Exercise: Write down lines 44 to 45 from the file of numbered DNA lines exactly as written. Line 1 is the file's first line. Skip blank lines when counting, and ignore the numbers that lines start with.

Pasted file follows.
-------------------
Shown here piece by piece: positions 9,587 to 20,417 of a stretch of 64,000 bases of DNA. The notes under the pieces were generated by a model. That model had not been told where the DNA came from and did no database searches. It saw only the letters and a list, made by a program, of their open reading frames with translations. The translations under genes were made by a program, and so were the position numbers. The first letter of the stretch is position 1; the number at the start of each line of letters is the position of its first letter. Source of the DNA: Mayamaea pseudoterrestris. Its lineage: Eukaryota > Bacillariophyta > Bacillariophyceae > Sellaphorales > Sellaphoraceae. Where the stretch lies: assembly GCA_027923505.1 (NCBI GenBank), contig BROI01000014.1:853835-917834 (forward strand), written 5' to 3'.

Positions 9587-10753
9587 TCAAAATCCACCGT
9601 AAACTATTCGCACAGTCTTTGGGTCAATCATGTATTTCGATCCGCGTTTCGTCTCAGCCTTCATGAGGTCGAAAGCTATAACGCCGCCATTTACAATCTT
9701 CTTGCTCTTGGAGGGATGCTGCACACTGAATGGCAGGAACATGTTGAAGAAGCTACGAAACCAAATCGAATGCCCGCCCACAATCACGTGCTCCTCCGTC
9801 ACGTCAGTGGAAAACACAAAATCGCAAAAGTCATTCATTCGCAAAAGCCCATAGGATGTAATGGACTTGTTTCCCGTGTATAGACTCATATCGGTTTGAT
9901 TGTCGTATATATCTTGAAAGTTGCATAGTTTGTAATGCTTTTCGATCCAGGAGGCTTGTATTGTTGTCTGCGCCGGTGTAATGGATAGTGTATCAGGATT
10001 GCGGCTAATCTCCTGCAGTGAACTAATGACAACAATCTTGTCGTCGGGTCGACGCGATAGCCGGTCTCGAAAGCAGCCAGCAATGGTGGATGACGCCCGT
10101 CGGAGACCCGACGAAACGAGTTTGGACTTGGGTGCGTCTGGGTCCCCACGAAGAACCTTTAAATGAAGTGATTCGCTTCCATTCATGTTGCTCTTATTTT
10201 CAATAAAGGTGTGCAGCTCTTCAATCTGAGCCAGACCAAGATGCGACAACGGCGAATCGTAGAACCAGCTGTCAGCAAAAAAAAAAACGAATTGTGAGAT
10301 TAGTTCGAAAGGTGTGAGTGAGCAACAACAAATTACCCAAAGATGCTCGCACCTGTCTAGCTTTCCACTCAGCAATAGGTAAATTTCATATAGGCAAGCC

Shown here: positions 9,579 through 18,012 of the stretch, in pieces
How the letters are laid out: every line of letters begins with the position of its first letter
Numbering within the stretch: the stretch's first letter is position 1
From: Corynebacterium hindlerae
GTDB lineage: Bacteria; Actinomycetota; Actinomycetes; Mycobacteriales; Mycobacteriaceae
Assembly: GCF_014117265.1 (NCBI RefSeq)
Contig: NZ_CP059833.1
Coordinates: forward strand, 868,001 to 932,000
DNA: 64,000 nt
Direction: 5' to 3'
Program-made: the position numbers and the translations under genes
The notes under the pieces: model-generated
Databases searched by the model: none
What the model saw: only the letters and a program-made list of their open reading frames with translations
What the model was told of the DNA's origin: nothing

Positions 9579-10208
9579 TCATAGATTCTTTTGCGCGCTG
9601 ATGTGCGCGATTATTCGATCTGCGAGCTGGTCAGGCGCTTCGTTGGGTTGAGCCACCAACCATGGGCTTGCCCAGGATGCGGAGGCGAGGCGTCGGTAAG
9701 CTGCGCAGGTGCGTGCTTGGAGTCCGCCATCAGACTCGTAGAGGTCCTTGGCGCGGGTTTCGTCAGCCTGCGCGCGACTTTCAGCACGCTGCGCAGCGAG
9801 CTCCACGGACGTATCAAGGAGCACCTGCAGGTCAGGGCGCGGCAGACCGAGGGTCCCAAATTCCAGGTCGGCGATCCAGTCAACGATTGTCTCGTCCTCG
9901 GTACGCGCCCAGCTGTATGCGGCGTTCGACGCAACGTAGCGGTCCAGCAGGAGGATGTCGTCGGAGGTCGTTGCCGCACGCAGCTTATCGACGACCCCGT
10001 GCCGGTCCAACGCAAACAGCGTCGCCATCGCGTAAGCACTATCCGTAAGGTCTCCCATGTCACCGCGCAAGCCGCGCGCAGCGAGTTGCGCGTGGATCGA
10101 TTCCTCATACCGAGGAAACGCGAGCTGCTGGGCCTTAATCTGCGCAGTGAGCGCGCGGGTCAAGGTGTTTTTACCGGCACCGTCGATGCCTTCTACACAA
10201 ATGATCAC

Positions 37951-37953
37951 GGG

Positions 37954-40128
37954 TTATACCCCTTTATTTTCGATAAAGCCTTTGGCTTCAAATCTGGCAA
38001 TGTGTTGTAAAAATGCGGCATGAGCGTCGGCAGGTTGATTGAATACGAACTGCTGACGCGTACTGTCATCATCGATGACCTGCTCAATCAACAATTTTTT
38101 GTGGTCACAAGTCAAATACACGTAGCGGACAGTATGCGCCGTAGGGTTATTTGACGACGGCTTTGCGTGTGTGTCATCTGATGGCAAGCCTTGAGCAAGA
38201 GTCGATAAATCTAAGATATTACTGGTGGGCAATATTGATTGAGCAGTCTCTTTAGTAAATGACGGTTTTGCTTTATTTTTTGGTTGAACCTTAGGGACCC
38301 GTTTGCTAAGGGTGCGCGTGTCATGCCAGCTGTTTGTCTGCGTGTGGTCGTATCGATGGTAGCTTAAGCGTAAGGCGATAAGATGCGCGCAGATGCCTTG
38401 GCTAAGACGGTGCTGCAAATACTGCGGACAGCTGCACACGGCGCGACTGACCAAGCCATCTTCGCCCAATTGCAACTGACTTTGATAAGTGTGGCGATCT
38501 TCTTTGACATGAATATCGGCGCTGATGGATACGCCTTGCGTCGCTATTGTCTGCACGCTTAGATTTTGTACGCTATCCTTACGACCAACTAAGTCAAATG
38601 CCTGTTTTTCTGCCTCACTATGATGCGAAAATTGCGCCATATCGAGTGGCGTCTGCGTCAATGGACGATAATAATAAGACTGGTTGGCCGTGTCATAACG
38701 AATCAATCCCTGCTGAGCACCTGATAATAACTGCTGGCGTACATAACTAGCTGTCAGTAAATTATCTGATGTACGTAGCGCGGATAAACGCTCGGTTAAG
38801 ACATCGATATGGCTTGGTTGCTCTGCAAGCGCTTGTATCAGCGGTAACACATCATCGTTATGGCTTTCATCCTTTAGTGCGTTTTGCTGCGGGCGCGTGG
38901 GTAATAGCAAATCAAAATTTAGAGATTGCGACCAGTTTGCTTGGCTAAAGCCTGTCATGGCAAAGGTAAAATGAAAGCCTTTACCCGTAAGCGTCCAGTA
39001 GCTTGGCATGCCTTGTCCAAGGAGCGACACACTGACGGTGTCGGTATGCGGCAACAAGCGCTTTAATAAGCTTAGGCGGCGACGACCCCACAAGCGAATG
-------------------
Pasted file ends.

38401 GCTAAGACGGTGCTGCAAATACTGCGGACAGCTGCACACGGCGCGACTGACCAAGCCATCTTCGCCCAATTGCAACTGACTTTGATAAGTGTGGCGATCT
38501 TCTTTGACATGAATATCGGCGCTGATGGATACGCCTTGCGTCGCTATTGTCTGCACGCTTAGATTTTGTACGCTATCCTTACGACCAACTAAGTCAAATG